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Singapore-Malaysia air VTL: Workers look forward to reunion but travel cost a hurdle for some

Singapore-Malaysia air VTL: Workers look forward to reunion but travel cost a hurdle for some

A passenger at Changi Airport in Singapore on Jan 14, 2021. (Photo: AFP/Roslan Rahman)

SINGAPORE: Malaysian nurse Darmaraj Vasudevan has not seen his baby daughter since March this year.

Vasudevan and his wife, who is also a nurse, left for Singapore when their child was 3 months old. Their daughter is in Negeri Sembilan being cared for by Vasudevan’s mother. 

They made the painful decision to live apart amid prolonged border closures due to COVID-19. Recognising the hazardous nature of their jobs, they wanted to avoid exposing their child to the coronavirus.   

“Only God knows how painful it is to be separated from our new born. Our fear is that our daughter can no longer recognise her parents,” said Vasudevan. 

Malaysian nurse Darmaraj Vasudevan and his wife plan to travel to Negeri Sembilan in January to be reunited with their infant daughter. (Photo courtesy of Damaraj Vasudevan)

With the launch of the air Vaccinated Travel Lane (VTL) between Singapore and Malaysia on Nov 29, he is counting down to the reunion. 

“When the VTL was confirmed, my wife and I planned to take a month-long holiday to go to Malaysia and spend time with her and celebrate (our daughter’s) first birthday together,” he told CNA. 

Despite the spike in interest in the air VTL after its announcement, some travellers have expressed concern over the costs involved to make a round trip.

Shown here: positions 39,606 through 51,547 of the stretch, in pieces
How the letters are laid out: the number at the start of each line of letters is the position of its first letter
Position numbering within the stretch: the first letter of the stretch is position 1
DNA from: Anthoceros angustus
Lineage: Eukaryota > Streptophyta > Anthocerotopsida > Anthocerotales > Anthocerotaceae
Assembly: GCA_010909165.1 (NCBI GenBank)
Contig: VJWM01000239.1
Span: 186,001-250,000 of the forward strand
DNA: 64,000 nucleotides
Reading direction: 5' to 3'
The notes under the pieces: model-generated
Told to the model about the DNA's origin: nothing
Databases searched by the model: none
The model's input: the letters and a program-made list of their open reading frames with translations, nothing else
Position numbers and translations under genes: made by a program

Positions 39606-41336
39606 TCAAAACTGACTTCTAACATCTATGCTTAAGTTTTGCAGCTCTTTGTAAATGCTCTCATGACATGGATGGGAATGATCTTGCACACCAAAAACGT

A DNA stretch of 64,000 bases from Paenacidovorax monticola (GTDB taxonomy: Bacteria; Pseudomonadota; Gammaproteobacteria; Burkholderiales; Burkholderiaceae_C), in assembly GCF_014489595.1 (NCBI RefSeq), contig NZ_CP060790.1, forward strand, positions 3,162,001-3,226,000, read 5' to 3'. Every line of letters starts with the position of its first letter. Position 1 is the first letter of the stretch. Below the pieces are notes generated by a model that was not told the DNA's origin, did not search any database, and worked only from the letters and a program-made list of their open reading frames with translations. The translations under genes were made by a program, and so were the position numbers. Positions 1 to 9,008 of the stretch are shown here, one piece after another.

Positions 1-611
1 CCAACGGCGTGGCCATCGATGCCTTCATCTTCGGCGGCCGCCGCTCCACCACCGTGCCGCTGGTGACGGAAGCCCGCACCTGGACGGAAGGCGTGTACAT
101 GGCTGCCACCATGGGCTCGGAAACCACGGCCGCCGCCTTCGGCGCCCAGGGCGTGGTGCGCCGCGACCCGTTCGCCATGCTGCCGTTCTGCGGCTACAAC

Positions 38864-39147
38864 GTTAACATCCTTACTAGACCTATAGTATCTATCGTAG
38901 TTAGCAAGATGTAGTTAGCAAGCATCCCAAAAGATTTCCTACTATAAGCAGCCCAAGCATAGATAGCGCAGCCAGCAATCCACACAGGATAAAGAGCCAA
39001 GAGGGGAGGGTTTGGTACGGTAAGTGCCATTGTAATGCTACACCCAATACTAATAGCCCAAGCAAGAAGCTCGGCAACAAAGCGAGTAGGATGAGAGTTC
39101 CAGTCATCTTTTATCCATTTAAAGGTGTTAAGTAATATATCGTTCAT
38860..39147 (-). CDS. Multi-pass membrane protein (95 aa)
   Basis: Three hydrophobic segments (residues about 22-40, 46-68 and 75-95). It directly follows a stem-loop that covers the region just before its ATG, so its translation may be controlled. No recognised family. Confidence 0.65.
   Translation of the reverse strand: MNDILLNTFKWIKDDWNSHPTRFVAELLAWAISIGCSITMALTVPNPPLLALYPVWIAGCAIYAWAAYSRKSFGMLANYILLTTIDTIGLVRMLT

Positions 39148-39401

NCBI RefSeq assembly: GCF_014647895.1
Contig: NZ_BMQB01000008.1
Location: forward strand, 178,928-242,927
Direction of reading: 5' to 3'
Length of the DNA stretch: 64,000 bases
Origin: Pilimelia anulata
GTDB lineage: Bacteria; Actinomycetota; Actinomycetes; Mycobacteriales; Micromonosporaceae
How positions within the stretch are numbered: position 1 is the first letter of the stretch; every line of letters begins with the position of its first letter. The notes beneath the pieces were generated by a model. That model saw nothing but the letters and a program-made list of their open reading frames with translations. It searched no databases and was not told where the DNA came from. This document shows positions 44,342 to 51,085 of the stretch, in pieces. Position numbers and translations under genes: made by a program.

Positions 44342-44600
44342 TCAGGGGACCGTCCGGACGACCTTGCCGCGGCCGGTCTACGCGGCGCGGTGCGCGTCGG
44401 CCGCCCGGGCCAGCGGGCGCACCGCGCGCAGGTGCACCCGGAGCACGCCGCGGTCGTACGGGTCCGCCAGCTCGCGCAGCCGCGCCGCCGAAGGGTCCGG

On Nov 8, the prime ministers of both countries said that a VTL between Changi Airport and Kuala Lumpur International Airport (KLIA) will begin on Nov 29.

Under the VTL, those who are fully vaccinated will be able to travel between Singapore and Malaysia, and be subjected to COVID-19 tests in lieu of serving quarantine or stay-home notice. 

Additionally both countries are also in discussions to open the land border for a VTL arrangement by the end of November. 

For those like Vasudevan who have not been able to shuttle back and forth due to prolonged border closures, the air VTL scheme is soothing news. 

Singapore and Malaysia currently have in place the Periodic Commuting Arrangement, which allows work pass holders to travel between the two countries.

However, under the PCA, commuters are required to serve quarantine upon entering both countries. They are also only allowed to travel home for leave once every 90 days. 

The VTL means that there is no quarantine requirement and workers can potentially travel home more often to see their family members. 

Vasudevan told CNA that he and his wife did not use PCA to travel home because of the costs associated with quarantine fees, and the unpaid leave they would have to take.

He plans to travel home in January under the air VTL. “We are reviewing the protocols and will buy our tickets soon,” he said. 

The air VTL has also been welcomed by Singaporeans who are in Malaysia. 

Singaporean Daniel Wong, who is based in Kuala Lumpur, told CNA that this would enable him to go home and see his family for the first time in almost two years. 

Wong, who works in the sports industry, has booked tickets for the air VTL to head back to Singapore on Dec 1.